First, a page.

Paying for an entirely new device will be a tricky issue in the price-sensitive cellular business, according to In-Stat analyst Allen Nogee. U.S. carriers already subsidize handsets and will be reluctant to take on the additional cost, he said. And European and Asian operators aren't used to offering subsidies at all. It may be hard to persuade subscribers to pay for something that essentially saves the carrier from having to build a better network and deliver the performance it promised in the first place, Nogee said.

Join the newsletter!

Or

Sign up to gain exclusive access to email subscriptions, event invitations, competitions, giveaways, and much more.

Membership is free, and your security and privacy remain protected. View our privacy policy before signing up.

Error: Please check your email address.
Keep up with the latest tech news, reviews and previews by subscribing to the Good Gear Guide newsletter.

Stephen Lawson

IDG News Service
Show Comments

Cool Tech

Bang and Olufsen Beosound Stage - Dolby Atmos Soundbar

Learn more >

Toys for Boys

ASUS ROG, ACRONYM partner for Special Edition Zephyrus G14

Learn more >

Nakamichi Delta 100 3-Way Hi Fi Speaker System

Learn more >

Sony WF-1000XM3 Wireless Noise Cancelling Headphones

Learn more >

Family Friendly

Mario Kart Live: Home Circuit for Nintendo Switch

Learn more >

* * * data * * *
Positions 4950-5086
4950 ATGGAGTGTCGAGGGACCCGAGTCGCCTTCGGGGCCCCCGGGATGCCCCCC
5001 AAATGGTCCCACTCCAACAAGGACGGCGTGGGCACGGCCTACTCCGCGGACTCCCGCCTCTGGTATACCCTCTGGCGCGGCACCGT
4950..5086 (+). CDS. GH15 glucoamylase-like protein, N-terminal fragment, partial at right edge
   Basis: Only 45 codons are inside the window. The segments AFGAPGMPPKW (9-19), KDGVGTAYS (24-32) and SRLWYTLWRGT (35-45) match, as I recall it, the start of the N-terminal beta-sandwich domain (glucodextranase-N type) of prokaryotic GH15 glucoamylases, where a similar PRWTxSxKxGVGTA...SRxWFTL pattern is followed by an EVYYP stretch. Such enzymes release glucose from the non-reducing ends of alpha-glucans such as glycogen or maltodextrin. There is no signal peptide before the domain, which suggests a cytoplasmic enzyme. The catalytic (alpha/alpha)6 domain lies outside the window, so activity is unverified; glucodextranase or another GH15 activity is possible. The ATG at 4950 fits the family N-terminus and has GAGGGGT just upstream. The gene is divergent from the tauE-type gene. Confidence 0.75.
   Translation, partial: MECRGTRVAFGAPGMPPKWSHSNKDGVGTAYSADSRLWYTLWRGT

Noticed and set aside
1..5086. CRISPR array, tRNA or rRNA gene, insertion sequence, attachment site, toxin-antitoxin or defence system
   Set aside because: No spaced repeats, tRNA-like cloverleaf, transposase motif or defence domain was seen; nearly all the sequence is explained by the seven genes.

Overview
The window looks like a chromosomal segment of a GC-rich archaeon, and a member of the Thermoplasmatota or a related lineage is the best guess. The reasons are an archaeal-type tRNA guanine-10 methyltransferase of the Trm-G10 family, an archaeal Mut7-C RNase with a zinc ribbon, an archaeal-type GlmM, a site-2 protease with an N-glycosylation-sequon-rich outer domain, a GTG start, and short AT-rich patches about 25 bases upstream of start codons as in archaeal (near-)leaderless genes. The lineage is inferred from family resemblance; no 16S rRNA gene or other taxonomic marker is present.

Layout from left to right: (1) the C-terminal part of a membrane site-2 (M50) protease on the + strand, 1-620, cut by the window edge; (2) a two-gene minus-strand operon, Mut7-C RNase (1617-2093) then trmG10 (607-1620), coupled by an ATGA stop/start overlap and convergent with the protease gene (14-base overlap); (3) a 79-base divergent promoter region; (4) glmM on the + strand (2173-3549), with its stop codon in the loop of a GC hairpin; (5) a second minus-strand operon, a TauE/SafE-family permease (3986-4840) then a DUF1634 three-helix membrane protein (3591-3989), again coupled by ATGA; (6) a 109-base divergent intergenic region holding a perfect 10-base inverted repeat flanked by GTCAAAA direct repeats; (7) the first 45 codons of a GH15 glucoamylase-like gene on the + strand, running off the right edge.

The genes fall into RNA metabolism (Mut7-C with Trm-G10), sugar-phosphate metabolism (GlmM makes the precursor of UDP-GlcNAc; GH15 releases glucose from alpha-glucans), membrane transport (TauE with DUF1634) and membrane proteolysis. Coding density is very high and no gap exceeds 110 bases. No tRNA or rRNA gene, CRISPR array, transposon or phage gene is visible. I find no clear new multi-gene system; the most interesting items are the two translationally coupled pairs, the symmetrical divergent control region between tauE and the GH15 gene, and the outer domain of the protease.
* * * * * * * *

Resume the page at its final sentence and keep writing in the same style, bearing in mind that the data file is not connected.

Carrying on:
Philips Sonicare Diamond Clean 9000 Toothbrush

Learn more >

Stocking Stuffer

SunnyBunny Snowflakes 20 LED Solar Powered Fairy String

Learn more >

Teac 7 inch Swivel Screen Portable DVD Player

Learn more >

Christmas Gift Guide

Click for more ›

Most Popular Reviews

Latest Articles

Resources

PCW Evaluation Team

Tom Pope

Dynabook Portégé X30L-G

Ultimately this laptop has achieved everything I would hope for in a laptop for work, while fitting that into a form factor and weight that is remarkable.

Tom Sellers

MSI P65

This smart laptop was enjoyable to use and great to work on – creating content was super simple.

Lolita Wang

MSI GT76

It really doesn’t get more “gaming laptop” than this.

Jack Jeffries

MSI GS75

As the Maserati or BMW of laptops, it would fit perfectly in the hands of a professional needing firepower under the hood, sophistication and class on the surface, and gaming prowess (sports mode if you will) in between.

Taylor Carr

MSI PS63

The MSI PS63 is an amazing laptop and I would definitely consider buying one in the future.

Christopher Low

Brother RJ-4230B

This small mobile printer is exactly what I need for invoicing and other jobs such as sending fellow tradesman details or step-by-step instructions that I can easily print off from my phone or the Web.

Featured Content

Product Launch Showcase

Don’t have an account? Sign up here

Don't have an account? Sign up now

Forgot password?